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Lou Reed: Words & Music-May 1965 showcases pre-Velvet songs

    Lou Reed Words Music May 1965

    Lou Reed was raw and original. New York City was his element. If you listen to his early demos from 1965, you will see the beginnings of something special. Lou Reed’s Words & Music – May 1965 is a treasure trove of a pre-constructed lyrical foundation for the musical future of a brilliant musician in infancy.

    “I was working for a record company as a songwriter,” Lou Reed remembered in 1972, “where they’d lock me in a room and they’d say, ‘Write ten surfing songs,’ ya know, and I wrote ‘Heroin’ and I said, ‘Hey, I’ve got something for ya.’  They said, ‘Never gonna happen, never gonna happen.'”  Reed wasn’t able to introduce “Heroin” to the world until March 1967 when the Verve label released The Velvet Underground & Nico.  The VU’s debut album disappointed commercially but became greatly influential; Brian Eno once quipped that while the LP only sold around 30,000 copies in its first five years, “everyone who bought one of those 30,000 copies started a band!”  (It’s been cited that it actually sold over 58,000 copies in two years.)  The influence of Lou Reed, who died in 2013 at the age of 71, as a songwriter and an artist, has remained mighty over the ensuing decades.  On August 26, 2022, Light in the Attic will launch The Lou Reed Archive Series with Words & Music, in May 1965.  Available on CD, cassette, and multiple vinyl formats, Words & Music will collect some of Reed’s earliest and most significant recordings.

    Lou Reed, ‘Words & Music, May 1965’ Track Listing
    1. “I’m Waiting for the Man” (May 1965 Demo)
    2. “Men of Good Fortune” (May 1965 Demo)
    3. “Heroin” (May 1965 Demo)
    4. “Too Late” (May 1965 Demo)
    5. “Buttercup Song” (May 1965 Demo)
    6. “Walk Alone” (May 1965 Demo)
    7. “Buzz Buzz Buzz (May 1965 Demo)
    8. “Pale Blue Eyes” (May 1965 Demo)
    9. “Stockpile” (May 1965 Demo)
    10. “Wrap Your Troubles in Dreams” (May 1965 Demo)
    11. “I’m Waiting for the Man” (May 1965 Alternate Version)
    12. “Gee Whiz” – (1958 Rehearsal)
    13. “Baby, Let Me Follow You Down” (1963/64 Home Recording)
    14. “Michael, Row The Boat Ashore” (1963/64 Home Recording)
    15. “Don’t Think Twice, It’s All Right” (Partial) (1963/64 Home Recording)
    16. “W & X, Y, Z Blues” (1963/64 Home Recording)
    17. “Lou’s 12-Bar Instrumental” (1963/64 Home Recording)

    lou reed words and music may 1965

    “To hear a tape containing their earliest demos, recorded on May 11, 1965, and locked away until now, is to hear traces of things rarely associated with The Velvet Underground: blues and folk, earthy and traditional, uncertain and hesitant… yet bristling with that rusty, caustic, Lou Reed spirit. It is a revelation.” – Will Hodgkinson, MOJO. Light in the Attic Records, in cooperation with Laurie Anderson, proudly announces the inaugural title in their ongoing Lou Reed Archive Series: Words & Music, May 1965. Released in tandem with the late artist’s 80th birthday celebrations, the album offers an extraordinary, unvarnished, and plainly poignant insight into one of America’s true poet-songwriters. Capturing Reed in his formative years, this previously unreleased collection of songs-penned by a young Lou Reed, recorded to tape with the help of future bandmate John Cale, and mailed to himself as a “poor man’s copyright”-remained sealed in its original envelope and unopened for nearly 50 years. Its contents embody some of the most vital, groundbreaking contributions to American popular music committed to tape in the 20th century. Through examination of these songs rooted firmly in the folk tradition, we see clearly Lou’s lasting influence on the development of modern American music – from punk to art-rock and everything in between. A true time capsule, these recordings not only memorialize the nascent sparks of what would become the seeds of the incredibly influential Velvet Underground; they also cement Reed as a true observer with an innate talent for synthesizing and distilling the world around him into pure sonic poetry.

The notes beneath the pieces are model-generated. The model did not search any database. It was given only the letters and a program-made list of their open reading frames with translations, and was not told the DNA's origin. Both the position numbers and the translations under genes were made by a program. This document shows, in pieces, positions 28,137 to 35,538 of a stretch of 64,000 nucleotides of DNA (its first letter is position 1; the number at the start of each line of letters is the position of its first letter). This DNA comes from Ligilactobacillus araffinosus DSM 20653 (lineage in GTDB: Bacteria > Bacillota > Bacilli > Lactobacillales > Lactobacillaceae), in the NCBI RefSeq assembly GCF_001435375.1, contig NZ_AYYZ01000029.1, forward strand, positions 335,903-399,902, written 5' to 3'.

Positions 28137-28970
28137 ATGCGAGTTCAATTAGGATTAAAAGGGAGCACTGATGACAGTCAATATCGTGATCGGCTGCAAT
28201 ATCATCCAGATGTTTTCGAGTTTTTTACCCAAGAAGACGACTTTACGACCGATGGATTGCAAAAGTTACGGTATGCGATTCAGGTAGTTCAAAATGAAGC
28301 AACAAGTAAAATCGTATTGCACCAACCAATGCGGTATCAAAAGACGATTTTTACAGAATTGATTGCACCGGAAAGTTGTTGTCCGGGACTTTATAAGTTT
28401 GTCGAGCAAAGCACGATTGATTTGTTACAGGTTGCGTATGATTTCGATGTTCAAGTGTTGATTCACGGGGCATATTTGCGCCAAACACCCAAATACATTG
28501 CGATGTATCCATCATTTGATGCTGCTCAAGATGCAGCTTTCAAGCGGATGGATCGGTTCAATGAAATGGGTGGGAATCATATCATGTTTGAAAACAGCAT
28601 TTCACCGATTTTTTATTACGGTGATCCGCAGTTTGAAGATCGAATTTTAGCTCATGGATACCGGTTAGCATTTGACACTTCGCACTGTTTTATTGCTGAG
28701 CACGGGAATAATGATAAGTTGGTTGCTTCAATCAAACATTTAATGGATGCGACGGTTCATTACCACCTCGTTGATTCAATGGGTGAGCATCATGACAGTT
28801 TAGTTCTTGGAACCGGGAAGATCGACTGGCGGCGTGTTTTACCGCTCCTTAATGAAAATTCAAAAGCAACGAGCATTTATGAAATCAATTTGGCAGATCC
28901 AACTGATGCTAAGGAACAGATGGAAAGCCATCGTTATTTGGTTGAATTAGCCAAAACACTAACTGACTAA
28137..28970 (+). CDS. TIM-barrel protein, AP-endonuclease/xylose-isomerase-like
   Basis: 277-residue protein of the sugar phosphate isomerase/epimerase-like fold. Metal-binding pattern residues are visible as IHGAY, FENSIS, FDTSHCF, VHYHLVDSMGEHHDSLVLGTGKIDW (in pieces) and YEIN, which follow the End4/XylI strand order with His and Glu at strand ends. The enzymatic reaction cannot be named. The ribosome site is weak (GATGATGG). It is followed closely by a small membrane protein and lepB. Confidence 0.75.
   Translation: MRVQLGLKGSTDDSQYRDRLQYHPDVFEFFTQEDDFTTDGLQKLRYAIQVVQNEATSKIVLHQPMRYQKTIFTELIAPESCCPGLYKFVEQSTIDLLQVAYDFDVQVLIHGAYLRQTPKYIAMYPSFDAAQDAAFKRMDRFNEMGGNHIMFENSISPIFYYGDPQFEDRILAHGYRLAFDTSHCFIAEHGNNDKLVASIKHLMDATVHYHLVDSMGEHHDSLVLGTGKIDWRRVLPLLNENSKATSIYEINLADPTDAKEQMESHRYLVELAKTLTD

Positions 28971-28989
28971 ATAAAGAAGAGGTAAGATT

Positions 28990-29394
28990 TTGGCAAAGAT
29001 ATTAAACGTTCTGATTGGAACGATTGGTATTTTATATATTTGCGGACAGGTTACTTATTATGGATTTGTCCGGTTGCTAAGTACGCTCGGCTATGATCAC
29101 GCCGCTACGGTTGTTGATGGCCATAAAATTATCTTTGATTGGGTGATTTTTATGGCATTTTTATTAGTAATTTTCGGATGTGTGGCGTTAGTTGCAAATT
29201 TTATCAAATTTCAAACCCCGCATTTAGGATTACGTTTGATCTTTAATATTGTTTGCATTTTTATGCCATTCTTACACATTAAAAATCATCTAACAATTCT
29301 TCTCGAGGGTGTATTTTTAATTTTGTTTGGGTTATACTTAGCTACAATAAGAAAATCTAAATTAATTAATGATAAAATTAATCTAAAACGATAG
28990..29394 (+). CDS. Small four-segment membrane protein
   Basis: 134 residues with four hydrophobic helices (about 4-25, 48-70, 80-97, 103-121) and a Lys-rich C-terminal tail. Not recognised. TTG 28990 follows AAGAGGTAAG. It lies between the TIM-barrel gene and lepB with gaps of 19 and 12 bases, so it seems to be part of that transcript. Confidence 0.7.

Words & Music – May 1965 is coming on August 26 on CD, cassette, black vinyl LP, and yellow vinyl LP, as well as a CD/2-LP/7-inch vinyl Deluxe Edition (the latter with all 17 tracks on CD and vinyl).  This foil-numbered Deluxe Edition limited to 7,500 units is housed in a die-cut gatefold printed at Stoughton and contains a 28-page saddle-stitched, die-cut book of lyrics, photos, and liner notes.  The vinyl versions have been pressed at RTI.  An 8-track cassette version sold out almost immediately.

    Of interest: The Velvet Underground: A documentary film by Todd Hayne soundtrack

    Tony M.